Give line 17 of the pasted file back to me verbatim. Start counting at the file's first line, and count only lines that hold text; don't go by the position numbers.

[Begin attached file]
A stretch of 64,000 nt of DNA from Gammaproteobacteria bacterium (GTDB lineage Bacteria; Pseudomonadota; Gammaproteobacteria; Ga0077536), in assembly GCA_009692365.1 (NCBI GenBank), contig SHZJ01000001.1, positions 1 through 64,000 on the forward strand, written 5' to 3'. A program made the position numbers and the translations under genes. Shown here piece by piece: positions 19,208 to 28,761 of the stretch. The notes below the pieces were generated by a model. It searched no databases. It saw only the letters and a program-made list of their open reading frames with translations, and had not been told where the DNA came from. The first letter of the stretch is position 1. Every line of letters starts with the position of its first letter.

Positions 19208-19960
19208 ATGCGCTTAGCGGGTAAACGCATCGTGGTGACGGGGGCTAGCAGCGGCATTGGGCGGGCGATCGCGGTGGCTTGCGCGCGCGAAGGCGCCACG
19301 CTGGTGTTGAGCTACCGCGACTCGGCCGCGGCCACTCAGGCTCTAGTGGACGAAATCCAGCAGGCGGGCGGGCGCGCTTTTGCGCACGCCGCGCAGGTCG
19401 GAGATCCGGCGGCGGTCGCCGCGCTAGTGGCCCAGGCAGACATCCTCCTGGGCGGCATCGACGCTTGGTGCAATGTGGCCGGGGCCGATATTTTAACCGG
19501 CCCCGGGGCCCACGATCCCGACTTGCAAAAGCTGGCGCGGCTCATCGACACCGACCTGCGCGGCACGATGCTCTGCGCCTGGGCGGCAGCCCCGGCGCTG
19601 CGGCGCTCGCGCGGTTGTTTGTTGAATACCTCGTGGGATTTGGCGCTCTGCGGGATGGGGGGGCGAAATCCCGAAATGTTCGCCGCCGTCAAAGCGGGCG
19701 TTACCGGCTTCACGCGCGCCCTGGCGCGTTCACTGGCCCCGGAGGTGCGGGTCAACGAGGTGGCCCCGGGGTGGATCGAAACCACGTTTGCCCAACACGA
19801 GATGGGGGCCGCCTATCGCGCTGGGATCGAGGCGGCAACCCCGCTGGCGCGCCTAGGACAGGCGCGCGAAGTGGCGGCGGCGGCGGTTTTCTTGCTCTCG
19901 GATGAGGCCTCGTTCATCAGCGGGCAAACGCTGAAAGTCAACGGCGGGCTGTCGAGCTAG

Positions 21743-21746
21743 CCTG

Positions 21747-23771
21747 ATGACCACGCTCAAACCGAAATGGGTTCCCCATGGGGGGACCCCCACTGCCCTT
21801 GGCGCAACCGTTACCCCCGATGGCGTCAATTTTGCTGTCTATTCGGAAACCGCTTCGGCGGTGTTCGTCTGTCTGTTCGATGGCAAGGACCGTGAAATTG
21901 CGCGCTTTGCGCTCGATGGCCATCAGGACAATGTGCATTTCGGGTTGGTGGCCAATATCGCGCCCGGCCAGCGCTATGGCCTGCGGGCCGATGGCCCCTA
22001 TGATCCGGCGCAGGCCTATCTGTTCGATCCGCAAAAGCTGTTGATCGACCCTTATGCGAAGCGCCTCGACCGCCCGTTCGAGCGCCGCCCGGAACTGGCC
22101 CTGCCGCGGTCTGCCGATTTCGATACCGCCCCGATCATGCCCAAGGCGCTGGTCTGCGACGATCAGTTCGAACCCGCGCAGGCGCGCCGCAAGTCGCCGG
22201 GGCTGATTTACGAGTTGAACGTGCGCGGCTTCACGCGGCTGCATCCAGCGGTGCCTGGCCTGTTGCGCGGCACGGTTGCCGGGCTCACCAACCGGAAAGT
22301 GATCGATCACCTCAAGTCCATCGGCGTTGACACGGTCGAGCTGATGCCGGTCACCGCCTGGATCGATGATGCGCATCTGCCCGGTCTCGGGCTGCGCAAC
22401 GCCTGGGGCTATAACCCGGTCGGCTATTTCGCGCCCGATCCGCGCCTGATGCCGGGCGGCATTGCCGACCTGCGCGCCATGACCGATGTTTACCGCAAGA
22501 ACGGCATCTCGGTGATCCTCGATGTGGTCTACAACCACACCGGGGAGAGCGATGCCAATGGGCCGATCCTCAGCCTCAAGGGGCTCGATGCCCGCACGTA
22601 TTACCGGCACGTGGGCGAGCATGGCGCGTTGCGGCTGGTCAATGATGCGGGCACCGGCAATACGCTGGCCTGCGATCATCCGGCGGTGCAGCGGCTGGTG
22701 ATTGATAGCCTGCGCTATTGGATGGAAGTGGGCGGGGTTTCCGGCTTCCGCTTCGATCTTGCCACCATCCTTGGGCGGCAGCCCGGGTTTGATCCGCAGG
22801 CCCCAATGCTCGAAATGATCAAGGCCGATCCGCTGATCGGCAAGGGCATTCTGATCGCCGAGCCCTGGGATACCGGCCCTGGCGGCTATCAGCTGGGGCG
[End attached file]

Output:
22001 TGATCCGGCGCAGGCCTATCTGTTCGATCCGCAAAAGCTGTTGATCGACCCTTATGCGAAGCGCCTCGACCGCCCGTTCGAGCGCCGCCCGGAACTGGCC